As a true explorer, I planned wisely, and chose the earliest possible time as soon as the opening hours allowed. Yet it took several minutes to choose a place from which one can leave without reversing, park without reversing, and without the need to be too close to any other cars. As I circled the car park for the second time I could just see myself circumnavigating an island looking for the best or rather only available place, where to land and stay for a night after a long long day. Only to realise it to be the same place first dismissed in the hope of finding a more suitable one. Never mind.

I run my errand, filled the boot, and felt positively empowered for the way back. What an amazing, unusual, exciting and without a doubt daring experience – a true adventure.


London has it all!

We’ve lived in London for many years now. When we moved here, we knew we were moving into the capital city and a very busy town with people, roads, tube, buildings, pavements and all. We also knew that London was on the river Thames, however, at that time, it didn’t have any significant meaning to us, because after all most capital cities we knew had a river, Paris with Seine, Prague has Vltava, no big deal at all.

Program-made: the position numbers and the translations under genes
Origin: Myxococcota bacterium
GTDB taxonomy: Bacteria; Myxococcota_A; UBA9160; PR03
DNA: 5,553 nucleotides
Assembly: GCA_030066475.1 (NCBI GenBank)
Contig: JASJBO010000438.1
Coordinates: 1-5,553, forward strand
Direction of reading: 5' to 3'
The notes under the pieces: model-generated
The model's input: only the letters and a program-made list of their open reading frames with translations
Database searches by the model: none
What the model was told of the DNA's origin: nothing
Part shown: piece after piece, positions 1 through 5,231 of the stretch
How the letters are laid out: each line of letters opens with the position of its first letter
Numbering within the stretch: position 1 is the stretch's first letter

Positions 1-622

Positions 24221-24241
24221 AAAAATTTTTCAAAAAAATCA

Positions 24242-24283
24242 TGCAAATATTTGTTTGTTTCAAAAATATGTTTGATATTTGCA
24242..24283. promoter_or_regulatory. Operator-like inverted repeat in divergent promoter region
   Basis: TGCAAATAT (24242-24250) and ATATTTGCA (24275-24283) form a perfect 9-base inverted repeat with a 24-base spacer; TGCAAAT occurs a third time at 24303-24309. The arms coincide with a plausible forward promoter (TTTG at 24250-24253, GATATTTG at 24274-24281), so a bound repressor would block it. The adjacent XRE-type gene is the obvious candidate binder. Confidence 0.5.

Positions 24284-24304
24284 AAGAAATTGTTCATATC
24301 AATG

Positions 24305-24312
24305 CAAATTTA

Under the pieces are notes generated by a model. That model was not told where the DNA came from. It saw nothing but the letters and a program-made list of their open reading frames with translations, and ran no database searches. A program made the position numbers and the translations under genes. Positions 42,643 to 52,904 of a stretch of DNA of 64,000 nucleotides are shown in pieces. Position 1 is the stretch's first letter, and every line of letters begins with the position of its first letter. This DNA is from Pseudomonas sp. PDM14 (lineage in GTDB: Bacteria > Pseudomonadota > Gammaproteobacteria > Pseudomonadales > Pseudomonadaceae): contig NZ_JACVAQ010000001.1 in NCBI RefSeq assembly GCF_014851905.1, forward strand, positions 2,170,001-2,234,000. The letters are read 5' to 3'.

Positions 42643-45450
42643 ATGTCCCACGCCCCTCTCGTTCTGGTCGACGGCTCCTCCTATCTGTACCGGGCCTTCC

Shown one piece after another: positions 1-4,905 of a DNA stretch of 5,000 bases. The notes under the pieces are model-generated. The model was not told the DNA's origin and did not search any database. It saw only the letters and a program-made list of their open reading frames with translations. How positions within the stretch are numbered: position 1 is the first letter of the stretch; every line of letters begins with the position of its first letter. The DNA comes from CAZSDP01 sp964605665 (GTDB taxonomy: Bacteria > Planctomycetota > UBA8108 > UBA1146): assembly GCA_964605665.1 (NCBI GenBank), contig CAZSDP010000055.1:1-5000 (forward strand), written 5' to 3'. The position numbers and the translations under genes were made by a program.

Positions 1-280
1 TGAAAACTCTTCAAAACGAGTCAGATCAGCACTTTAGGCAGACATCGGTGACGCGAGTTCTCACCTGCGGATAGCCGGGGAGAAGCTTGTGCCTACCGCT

It was only later, when the river became our almost second home, we understood its the importance in the past and nowadays. Then, one day, we realised something even more significant. London isn’t just an ordinary capital city of a country; London could be viewed as a Mecca for outdoor sport, or at least where water is considered.

For a sea kayaker the tidal river Thames is a great place to paddle, we wrote about this many times. The changing landscape due to tide, standing waves under bridges, surf behind boats, powerful workout against tide, and smooth rides with it, we have spent countless hours going up and down through London. It is always different and we can’t have enough. With the conditions varying from mirror flat to wild fast flowing and confused water with waves exceeding meter in high it is an amazing place to learn and improve. Learning is an interesting and complex process. There and now it is important to change ones’ approach and try something new, something different. In the end what could be better than trying and applying the existing skills through different concepts of paddling to explore new levels and then bring this back to the original discipline.